Erdoğan said the poll results showed people wanted change and promised to go ahead with EU reforms with determination.

Single-party government, three-party Parliament

Yesterday's results meant only three parties were able to enter Parliament by overcoming a 10 percent national election threshold, namely the AK Party, the CHP and the MHP. Some 26 independent deputies, most of whom are backed by the pro-Kurdish Democratic Society Party (DTP), also won seats in Parliament. The DTP-backed winners include Ahmet Türk and Aysel Tuğluk, co-chairpersons of the DTP, which did not stand in the elections out of fear of being left out of Parliament due to the election threshold.

"We were expecting to win 30 seats, but our calculations were upside down due to the AK Party's success," Türk said.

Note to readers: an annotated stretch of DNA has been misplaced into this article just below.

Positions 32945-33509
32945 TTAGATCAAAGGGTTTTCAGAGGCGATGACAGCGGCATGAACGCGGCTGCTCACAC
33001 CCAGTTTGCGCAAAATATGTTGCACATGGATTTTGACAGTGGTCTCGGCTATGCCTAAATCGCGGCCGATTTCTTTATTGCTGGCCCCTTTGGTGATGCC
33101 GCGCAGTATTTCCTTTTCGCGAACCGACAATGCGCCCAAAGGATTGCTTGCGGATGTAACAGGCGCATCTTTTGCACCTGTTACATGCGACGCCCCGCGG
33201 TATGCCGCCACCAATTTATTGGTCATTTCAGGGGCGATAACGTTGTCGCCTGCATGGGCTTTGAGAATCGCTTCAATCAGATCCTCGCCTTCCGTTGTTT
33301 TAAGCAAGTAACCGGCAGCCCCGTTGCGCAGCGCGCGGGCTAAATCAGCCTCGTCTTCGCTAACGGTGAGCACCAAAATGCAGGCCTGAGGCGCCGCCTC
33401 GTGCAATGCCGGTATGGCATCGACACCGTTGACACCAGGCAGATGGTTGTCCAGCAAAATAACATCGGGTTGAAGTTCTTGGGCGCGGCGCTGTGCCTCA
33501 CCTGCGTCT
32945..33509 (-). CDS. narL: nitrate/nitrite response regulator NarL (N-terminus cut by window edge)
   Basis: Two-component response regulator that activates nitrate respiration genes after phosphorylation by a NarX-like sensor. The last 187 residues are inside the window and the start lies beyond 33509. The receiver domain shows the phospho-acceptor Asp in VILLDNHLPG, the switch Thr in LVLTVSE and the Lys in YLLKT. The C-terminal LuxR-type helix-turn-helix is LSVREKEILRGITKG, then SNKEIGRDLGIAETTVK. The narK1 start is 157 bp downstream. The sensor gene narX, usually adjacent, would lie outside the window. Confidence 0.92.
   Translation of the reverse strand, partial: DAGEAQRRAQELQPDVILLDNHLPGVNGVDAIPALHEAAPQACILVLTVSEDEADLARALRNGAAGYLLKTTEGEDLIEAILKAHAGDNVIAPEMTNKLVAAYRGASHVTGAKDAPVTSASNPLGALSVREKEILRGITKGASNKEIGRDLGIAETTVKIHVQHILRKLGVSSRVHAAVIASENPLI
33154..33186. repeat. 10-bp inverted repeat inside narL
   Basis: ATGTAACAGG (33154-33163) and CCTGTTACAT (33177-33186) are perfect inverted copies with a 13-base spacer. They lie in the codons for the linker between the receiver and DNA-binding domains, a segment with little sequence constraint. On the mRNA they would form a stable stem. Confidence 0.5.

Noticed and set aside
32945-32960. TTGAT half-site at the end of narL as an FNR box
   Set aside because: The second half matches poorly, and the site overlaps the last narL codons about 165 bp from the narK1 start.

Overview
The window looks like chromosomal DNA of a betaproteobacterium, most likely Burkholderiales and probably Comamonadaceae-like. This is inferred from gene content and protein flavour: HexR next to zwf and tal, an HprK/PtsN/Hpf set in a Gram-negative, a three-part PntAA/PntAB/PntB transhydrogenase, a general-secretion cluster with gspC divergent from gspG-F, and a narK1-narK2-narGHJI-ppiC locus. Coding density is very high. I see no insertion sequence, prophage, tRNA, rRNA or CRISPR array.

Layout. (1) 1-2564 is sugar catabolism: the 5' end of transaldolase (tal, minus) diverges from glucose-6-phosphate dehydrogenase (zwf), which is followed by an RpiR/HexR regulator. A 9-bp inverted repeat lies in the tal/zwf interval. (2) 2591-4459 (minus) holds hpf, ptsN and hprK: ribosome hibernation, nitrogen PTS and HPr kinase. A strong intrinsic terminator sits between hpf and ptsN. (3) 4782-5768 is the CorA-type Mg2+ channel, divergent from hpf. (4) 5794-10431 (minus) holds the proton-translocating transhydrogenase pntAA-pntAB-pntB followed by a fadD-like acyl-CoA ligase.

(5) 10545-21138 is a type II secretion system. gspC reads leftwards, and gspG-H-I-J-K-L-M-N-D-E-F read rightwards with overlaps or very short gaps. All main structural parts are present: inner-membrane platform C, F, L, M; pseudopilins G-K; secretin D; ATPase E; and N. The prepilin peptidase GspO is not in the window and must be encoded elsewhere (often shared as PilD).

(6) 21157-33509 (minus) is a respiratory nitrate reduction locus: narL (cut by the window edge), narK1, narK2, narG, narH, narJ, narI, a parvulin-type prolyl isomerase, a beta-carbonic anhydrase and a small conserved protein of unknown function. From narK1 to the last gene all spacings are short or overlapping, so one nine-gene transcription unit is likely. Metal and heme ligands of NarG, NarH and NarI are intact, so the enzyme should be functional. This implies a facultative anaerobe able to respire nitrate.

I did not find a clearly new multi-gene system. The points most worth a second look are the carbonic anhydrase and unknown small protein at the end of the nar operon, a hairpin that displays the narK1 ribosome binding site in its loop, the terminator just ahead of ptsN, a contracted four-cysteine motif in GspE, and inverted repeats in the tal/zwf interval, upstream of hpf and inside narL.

Other high-profile independent candidates included former Prime Minister Mesut Yılmaz, who won 23 percent of the votes in the Black Sea province of Rize, Muhsin Yazıcıoğlu, leader of the nationalist Grand Unity Party (BBP) and leftist candidate Ufuk Uras.

Although it won more votes than it did in the past, the AK Party is set to get fewer seats given the fact that the parliamentary seats will be distributed among three parties now, instead of two as was the case after 2002 elections.

The AK Party is still certain to form a single-party government, controlling, however, fewer seats than required to change the Constitution or elect the president on its own.

Yesterday's election was called early to defuse political tension after the AK Party failed to get its candidate, Foreign Minister Abdullah Gül, elected as president in the face of a boycott by opposition parties. The vote was later cancelled by the Constitutional Court, which upheld an application from the CHP that there were less than 367 deputies in attendance.